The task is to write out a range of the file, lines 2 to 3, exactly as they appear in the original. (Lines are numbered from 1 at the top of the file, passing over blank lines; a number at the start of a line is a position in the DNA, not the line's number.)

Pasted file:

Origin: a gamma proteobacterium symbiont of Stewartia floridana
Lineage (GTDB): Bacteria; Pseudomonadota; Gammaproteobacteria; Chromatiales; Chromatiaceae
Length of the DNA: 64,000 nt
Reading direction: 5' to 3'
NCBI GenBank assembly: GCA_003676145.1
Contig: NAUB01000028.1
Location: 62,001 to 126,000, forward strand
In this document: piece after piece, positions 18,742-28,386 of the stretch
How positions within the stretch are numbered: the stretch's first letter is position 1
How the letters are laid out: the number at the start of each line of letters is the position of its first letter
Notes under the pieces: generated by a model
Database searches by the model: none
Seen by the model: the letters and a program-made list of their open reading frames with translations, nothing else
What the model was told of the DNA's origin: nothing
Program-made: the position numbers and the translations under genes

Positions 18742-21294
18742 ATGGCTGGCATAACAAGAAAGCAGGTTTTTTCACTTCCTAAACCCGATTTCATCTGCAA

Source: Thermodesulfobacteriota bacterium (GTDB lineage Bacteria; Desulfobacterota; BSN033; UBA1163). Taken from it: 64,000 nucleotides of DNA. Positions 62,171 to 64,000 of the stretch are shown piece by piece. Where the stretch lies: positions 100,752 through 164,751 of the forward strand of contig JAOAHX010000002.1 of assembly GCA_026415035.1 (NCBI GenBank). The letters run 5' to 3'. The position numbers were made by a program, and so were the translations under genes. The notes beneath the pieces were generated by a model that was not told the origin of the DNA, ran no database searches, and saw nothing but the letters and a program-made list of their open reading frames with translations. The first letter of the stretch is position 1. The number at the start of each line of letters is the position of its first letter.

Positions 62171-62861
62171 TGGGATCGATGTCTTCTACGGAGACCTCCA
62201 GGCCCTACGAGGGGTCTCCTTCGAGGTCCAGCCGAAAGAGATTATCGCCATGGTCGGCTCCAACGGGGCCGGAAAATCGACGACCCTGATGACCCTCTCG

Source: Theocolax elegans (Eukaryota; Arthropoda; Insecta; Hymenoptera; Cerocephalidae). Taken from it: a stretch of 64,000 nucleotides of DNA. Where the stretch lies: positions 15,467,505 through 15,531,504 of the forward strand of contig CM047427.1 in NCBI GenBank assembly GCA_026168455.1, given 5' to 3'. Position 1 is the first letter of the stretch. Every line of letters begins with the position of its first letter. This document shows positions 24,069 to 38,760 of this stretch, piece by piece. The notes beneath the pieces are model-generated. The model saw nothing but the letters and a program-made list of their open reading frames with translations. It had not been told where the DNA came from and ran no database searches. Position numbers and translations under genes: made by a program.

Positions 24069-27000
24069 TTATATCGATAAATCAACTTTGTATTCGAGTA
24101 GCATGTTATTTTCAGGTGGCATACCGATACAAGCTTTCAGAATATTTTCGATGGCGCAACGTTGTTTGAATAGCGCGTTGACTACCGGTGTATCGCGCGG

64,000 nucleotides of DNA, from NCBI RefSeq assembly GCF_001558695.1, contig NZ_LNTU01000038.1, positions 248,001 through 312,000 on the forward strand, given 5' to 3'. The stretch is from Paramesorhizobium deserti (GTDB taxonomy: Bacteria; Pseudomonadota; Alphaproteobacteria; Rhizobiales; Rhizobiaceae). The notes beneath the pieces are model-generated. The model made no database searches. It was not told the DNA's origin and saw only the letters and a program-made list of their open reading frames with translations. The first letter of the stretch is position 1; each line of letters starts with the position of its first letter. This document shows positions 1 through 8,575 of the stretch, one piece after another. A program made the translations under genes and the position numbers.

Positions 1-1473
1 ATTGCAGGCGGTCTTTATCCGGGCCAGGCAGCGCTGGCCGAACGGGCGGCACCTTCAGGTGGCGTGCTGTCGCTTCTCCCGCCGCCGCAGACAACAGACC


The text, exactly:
Lineage (GTDB): Bacteria; Pseudomonadota; Gammaproteobacteria; Chromatiales; Chromatiaceae
Length of the DNA: 64,000 nt